One of the problems institutional investors and managers have faced in acting on the United Nations Sustainable Development Goals (SDGs), launched in 2015, is that they are not all easily investable. Investors have had to feel their way around the 17 overarching goals and 170 targets to put their ESG philosophies and processes into a broader, world-wide and partly political perspective. That’s why four big pension funds, including AustralianSuper, launched the ‘SDI AOP’ in July this year.
The Sustainable Development Investments Asset Owners Platform (SDI AOP), held a webinar for asset owners and fund managers earlier in September and followed this up with a brief interview with AustralianSuper’s Andrew Gray, posted on September 16. Gray is senior manager of investment governance at the fund, which he joined in 2011. He was previously head of ESG research at Goldman Sachs JB Were.
He said that the move, which started about 10 years ago, for the fund to develop a significant inhouse investing capability (now about one-third of the assets) came with a corresponding increase in the fund’s ownership responsibilities and ability to influence ESG outcomes. “The ‘ESG and Stewardship’ team, of which I’m a part, works closely with the asset class teams to integrate ESG considerations across the investment process, including due diligence prior to ownership and stewardship once we own an asset. We also collaborate on a number of investor initiatives to influence the management of ESG issues, such as ‘Climate Action 100+’,” he said.
AustralianSuper joined up to SDI AOP because it was the first organisation of its kind and asset owners were leading its development, Gray said. “It is purpose-built to address our unique needs,” he said. “By using standard and artificial intelligence-driven data, the platform will help investors across the world identify and assess companies on their contribution to the SDGs. Up until now, there hasn’t been a uniform way to efficiently collate and measure the contributions investor portfolios, and their underlying companies, make to the SDGs. This platform sets a global standard on SDG contributions for all investors and brings consistency and comparability to company-level data for over 8,000 companies.”
So far, the new group consists of the two big Dutch funds, APG and PGGM, and the Canadian BCI (British Columbia Investment Management), which manages about US$170 billion for the region’s public sector, and Aussie Super. It is supported by a distribution partner, Qontigo, which is itself a joint venture between research firm Axioma and the Deutsche Borse’s index arms, STOXX and DAX, and an ‘artificial intelligence partner’, Entis.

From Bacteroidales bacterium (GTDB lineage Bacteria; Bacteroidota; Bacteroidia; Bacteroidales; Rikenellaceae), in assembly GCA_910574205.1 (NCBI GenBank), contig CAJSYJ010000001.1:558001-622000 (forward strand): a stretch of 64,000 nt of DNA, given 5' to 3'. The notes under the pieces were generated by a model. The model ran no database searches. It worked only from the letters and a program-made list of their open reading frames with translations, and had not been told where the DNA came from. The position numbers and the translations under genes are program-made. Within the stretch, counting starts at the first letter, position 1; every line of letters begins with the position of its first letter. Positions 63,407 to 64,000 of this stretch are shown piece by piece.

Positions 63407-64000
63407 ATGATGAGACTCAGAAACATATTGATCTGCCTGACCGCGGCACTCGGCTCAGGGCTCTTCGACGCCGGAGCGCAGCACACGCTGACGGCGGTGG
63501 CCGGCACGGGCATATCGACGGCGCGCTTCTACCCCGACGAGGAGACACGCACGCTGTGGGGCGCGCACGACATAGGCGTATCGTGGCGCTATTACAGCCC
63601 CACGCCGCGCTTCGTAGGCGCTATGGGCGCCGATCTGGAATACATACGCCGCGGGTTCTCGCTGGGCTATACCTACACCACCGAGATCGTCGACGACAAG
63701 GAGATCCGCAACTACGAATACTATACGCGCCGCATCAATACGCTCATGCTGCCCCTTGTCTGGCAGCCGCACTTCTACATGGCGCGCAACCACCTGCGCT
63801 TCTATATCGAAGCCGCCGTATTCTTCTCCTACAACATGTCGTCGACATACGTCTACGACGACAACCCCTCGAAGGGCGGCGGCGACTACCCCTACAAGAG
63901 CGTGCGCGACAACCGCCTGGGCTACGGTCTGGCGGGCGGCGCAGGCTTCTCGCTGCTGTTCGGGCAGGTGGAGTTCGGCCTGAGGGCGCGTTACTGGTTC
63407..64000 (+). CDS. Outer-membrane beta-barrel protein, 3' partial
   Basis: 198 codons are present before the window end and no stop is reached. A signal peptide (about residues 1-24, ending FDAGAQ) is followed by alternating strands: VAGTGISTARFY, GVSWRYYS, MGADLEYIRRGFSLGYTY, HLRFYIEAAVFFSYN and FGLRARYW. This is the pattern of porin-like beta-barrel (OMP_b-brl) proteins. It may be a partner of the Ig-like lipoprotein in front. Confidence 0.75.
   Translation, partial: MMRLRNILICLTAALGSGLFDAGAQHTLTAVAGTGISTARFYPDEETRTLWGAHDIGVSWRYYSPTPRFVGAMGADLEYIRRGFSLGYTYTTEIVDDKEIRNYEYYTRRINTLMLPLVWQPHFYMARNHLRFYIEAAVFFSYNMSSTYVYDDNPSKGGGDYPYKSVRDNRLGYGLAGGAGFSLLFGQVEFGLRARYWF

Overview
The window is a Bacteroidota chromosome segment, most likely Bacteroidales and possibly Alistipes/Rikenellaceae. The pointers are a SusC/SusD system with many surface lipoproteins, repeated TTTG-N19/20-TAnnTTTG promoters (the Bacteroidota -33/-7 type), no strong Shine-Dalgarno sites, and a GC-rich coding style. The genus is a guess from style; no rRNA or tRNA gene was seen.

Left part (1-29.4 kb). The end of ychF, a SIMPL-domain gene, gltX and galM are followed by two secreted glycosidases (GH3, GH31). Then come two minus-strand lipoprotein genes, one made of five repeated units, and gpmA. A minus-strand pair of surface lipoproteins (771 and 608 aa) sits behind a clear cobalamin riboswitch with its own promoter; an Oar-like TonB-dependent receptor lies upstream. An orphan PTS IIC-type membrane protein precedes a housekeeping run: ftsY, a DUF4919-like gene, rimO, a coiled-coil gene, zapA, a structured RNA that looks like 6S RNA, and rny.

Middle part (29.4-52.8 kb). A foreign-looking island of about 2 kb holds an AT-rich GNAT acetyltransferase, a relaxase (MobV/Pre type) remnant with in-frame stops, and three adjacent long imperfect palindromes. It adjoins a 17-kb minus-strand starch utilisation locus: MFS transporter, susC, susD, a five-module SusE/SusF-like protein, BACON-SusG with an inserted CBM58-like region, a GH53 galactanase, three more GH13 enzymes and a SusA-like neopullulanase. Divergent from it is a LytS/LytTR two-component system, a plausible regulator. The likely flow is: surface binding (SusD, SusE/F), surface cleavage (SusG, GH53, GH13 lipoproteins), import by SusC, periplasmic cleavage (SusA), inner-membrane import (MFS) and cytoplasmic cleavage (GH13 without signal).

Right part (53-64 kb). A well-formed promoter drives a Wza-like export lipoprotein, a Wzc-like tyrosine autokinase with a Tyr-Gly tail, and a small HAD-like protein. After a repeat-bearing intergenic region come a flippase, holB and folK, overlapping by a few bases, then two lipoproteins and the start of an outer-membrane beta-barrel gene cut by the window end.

The APG and PGGM started work on the initiative in 2016 before seeking to widen its base and formalise the organisation this year. Like most northern European pension and sovereign funds, they have had a long history in ESG. The APG manages about US$576 billion and the PGGM about US$290 billion. The BCI has just over US$170 billion and Aussie Super A$180 billion ($US126.5 billion), making group assets of about US$1.16 trillion.
In the interview, organised by Qontigo, Gray said: “As long-term investors of capital, we must understand the sustainability of the companies we are investing in based on a consistent set of ESG metrics. The SDGs highlight 17 of the world’s most urgent sustainability challenges and include almost 170 targets on issues such as climate change, water scarcity, healthcare access and social inequality.
“For AustralianSuper, the SDI AOP will progress how we assess and engage with investee companies on their SDG contribution, measurement and reporting. Integrating these insights into our stewardship program will enable us to have deeper conversations with companies on ESG issues, which ultimately can lead to better transparency and outcomes for companies, investors and members. On a broader level, the platform provides a way for us to understand the SDG impact of the portfolio, which aligns to our aim of investing for long-term economically sustainable outcomes that create long-term value for members.”
Gray said that the impact of COVID-19 had reminded him and his colleagues of the interdependency between positive ESG outcomes and economic sustainability. “The investment ecosystem envelops ESG issues such as climate change, labour rights, health, diversity, which are important drivers of investment value and sustainable economic development,” he said. “As large asset owners, we have a key role to play in supporting a sustainable economic recovery by driving better ESG outcomes which contribute to long-term value creation. The goals of the SDGs are more relevant than ever in addressing the systemic nature of ESG issues to enable better long-term financial returns.”